Basing off a "Simple No-Knead Bread" recipe using 6 1/2 C AP flour, baked in a Dutch Oven, here are my variations and success!!

Mix together and let sit for 1/2 hour:

1 C whole wheat sour dough, mature

1 C white sour dough- mature

2 1/2 C water- room temp.

1 Tb. instant bread yeast

Then stir in vigorously: 

1 C rye flour - freshly ground, coarse

1 C hard winter white wheat - freshly ground

1/2 C hard red winter wheat - freshly ground

1 1/2 Tb. kosher salt

1/4 C sesame seeds

1/4 C flax seeds

Then mix in up to 4 C AP flour until the dough is thoroughly mixed and thick.

Autolyse 1/2 hour, Mix again for several minutes

Turn into a large plastic box, cover lightly, let rise 2 hours, S&F,

let rise 45 minutes while preheating the oven with Dutch Oven inside with lid on.

Dump dough into DO, bake 30 min. lid on, 33 min. lid off

Let cool at least an hour before cutting.


wally's picture

Profiles in Rye

Now that we've had a brief respite from oppressive heat here in the Washington, DC area I've turned my oven on again to take advantage of this fleeting opportunity.  It's been awhile since I've baked some ryes, so this seemed a good time to get my hands sticky again.

I decided on Hamelman's 80% Rye with a rye soaker; but my curiosity got me to wondering what that recipe might be like if I reduced the percentage of rye to 60%, but held the other ingredients constant.  So began an experiment in rye profiles.

Hamelman's 80% rye with soaker has a hydration of 78%, and the rye levain is 37% of the overall dough weight, while the soaker constitutes 22% of dough weight.  His soaker is equal parts rye and boiling water, so you immediately find yourself struggling to mix a thick, thick, paste.

In addition to the levain, he calls for 1.5% yeast.

I mixed both the levain and soaker about 10 hours before I did my final dough mix, because respite or not, my kitchen tends to stay around 76° - 78°F in the summer, so things happen sooner rather than later.

The next morning my rye sour was definitely ready - you could hear noises below the rye-floured surface as it worked.  The soaker had the wonderful aroma of a rye mash, which is one of the attractions of this bread - its wonderful sweetness.

The mix was for about 10 minutes total, all on speed one of my Hamilton Beach.  It resembled mud and was even stickier, as per usual.  The bulk fermentation is only 30 minutes, followed by air-shaping and a final proof of a little over 50 minutes.  (On my last pas de deux with this rye I went for a longer fermentation and was rewarded with a collapsed loaf that had an air pocket beween the crust and crumb that miners could crawl through.  Chastened I decided underproofed was a better bet.)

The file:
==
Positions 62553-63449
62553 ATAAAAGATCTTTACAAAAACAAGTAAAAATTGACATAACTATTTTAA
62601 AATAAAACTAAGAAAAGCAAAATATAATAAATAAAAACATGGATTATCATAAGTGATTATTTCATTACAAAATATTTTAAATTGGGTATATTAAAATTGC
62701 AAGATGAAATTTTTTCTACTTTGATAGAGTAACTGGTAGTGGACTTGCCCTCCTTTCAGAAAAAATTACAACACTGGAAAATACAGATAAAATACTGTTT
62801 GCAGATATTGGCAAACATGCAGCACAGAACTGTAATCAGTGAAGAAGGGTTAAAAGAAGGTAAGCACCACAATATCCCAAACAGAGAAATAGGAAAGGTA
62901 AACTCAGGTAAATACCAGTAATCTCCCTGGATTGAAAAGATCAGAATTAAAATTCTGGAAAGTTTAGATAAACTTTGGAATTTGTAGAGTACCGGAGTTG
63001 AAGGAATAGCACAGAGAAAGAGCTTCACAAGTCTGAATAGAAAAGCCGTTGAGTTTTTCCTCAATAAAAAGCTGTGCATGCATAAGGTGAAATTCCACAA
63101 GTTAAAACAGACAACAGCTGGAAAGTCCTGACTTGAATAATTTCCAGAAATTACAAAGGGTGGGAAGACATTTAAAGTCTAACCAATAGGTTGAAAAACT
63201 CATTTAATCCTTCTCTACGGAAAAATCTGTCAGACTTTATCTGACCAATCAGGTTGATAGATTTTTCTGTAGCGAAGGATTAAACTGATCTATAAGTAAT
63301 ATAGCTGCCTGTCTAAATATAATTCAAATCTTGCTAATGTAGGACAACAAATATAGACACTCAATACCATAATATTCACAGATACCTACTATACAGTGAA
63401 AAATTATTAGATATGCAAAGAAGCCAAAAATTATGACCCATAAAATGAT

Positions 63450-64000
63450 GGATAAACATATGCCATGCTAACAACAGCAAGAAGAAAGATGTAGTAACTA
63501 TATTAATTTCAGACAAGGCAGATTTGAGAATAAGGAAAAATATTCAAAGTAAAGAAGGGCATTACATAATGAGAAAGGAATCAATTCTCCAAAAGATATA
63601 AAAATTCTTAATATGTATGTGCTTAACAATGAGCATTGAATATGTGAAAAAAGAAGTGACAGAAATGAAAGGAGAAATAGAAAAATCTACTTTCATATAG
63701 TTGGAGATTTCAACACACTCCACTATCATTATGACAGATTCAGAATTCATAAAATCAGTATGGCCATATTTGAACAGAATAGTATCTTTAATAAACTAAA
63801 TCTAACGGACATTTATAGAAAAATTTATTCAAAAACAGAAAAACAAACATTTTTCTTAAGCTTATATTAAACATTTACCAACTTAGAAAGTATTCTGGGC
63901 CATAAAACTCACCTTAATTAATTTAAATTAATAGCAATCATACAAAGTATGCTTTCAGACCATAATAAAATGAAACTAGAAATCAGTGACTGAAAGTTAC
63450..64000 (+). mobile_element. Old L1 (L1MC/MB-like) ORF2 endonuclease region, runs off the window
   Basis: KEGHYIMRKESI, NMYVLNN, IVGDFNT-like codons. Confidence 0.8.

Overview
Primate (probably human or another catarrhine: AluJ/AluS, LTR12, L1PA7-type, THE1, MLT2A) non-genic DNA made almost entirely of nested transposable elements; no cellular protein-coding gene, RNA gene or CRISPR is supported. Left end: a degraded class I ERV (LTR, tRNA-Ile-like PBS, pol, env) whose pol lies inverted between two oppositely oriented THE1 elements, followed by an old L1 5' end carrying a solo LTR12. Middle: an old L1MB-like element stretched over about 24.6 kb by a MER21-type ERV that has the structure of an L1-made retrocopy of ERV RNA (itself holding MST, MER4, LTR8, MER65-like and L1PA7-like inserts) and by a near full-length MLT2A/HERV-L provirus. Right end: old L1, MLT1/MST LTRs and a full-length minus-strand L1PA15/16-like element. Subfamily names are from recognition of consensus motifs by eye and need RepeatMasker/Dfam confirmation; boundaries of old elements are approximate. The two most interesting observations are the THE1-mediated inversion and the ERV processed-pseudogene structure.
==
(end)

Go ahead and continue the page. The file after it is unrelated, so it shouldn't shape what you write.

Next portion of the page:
I air-shaped one loaf as a batârd and the other as a boule.  I heavily rice floured both my couche and banneton, and followed that with a heavy dusting of rye flour.  Despite my efforts, the boule found a minor sanctuary in a part of the banneton's cloth.  While I slashed the batârd I decided to go au naturel with the boule and bake it seam side up.

Both were baked with steam (such as my gas stove will retain) at 460° F for 15 minutes, after which I reduced the temperature to 425° F for another 30 minutes.

I left both loaves to cool and wrapped them in linen overnight. 

The boule showed its cracks from the dough's seams, along with it's bald spot from becoming too attached to the banneton.  Oh well.   I don't have a shot of the uncut batârd because I seem to have attacked it prematurely.  In any event, the crumb seems to me to have the profile typical of my bakes of 80% ryes. 

Definitely a cocktail bread and one I particularly enjoy with a good goat's cheese.

The next day, I decided to replicate the previous bake, but this time decreasing the percentage of rye to 60%.  The other departure was my decision to step down the hydration slightly, to 75% from 78%.  In all other repects the procedure was the same - both the levain and soaker were identical.  The only difference was in the final mix where the percentage of bread flour was higher, that of rye correspondingly lower, and the hydration stepped down just a bit.  The mix time was about 9 minutes, 5 on speed 1 and 4 on speed 2.  There was evidence of gluten formation at the end of the mix.

The bulk fermentation in this case was extended to 45 minutes.  Shaping took place on my counter, and while the dough coming out of my mixer felt as sticky as the previous day's dough, it was much easier to shape after its fermentation.  I again created one boule and one batârd  and let them do a final proof of 60 minutes.  Bake temperatures and times were the same.